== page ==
Urban Diary
未來故事 永續香港|Sustainable Future, Hong Kong Tales

TANG Shu-wing: Sound and Fury on Stage

TANG Shu-wing is a prominent stage director, actor and educator in Hong Kong. He is currently the Artistic Director of Tang Shu-wing Theatre Studio. Tang used to study and work in Wan Chai, it was only in 2016 that his studio moved from Wan Chai to Kwai Chung. He first came in touch with drama in high school societies. He was also part of a joint-school drama organization. In his memory, the old Wan Chai landscape consists of old tong lau, Hoover Theatre, open stalls, Southorn Playground, and marine soldiers in the red light district. In retrospect, Wan Chai has gone through dramatic changes in subsequent years.

After graduating from college, Tang moved to Wan Chai. The Southorn Playground is an iconic social space in the area, "Although Wan Chai is a busy district, the audience area in Southorn Playground is an interesting space." Although both Hennessy and Johnston Road are busy traffic ways, the Playground allows people to sit, relax, and think. In 2004, Tang returned to Wan Chai as Dean of the School of Drama in the Hong Kong Academy of Performing Arts. Concurrently, his studio also resided in the Hong Kong Arts Centre. Working in Wan Chai North, Tang used to frequent a chain coffee shop out of convenience, which soon became a hub for artists and freelancers alike.

Tang wrote and directed the local drama Detention, which details the story between three naughty male students and three well-behaved female students in detention. The drama relies solely on action and body language, and has shown for more than 50 times since 2011. It has also been staged in the Edinburgh International Festival. With the script's success, Tang's studio was sponsored by the Wan Chai District Council to become the resident theater studio of the Hong Kong Arts Centre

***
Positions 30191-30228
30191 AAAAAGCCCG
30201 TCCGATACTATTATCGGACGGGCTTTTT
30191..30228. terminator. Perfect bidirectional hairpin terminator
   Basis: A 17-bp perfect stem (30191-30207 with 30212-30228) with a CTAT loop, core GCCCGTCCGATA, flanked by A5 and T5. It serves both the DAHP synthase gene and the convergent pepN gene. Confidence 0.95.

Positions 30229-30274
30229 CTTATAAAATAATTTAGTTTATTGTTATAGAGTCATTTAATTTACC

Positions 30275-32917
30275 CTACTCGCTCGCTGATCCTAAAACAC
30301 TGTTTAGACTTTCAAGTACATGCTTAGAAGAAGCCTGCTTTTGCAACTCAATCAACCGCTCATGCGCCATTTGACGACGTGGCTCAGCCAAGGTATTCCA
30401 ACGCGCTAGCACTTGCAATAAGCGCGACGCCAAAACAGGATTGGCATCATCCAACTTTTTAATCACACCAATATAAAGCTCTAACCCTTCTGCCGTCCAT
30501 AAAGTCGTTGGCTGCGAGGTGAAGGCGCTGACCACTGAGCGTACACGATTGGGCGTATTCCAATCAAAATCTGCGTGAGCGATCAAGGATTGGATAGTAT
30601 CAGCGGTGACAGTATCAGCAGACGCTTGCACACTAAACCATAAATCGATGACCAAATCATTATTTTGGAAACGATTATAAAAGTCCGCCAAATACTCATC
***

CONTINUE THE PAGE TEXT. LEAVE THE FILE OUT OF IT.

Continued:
Indeed, the play was not unrelated to Wan Chai. It premiered in Arts Centre's Shouson Theatre, and has also been staged in the open space of Comix Base. The different setting induces different audience reception. For Tang, open space performances must deal with the issue of noise and crowd control, which means a wholly different mind-set for the actors and supporting workers.

From studio to open space, Detention garnered favorable reviews. For Tang, the Morrison Hill Road Playground near Queen Elizabeth Stadium may be a good place for another show. However, who could afford renting a long-term studio for rehearsals and storage in Wan Chai. Thus, many artists have opted for cheaper industrial buildings in the city's remoter areas.

The Comix Base, which used to be the historic Green House, was preserved because of its unique history. Although new public spaces are always a welcomed addition, Tang thinks it is more important for art to penetrate into local communities. He emphasizes that a good theater studio must demonstrate a vision for sustainable art development. The job of an artistic director is to lead the way so that a space or theater could sow its unique seed of art.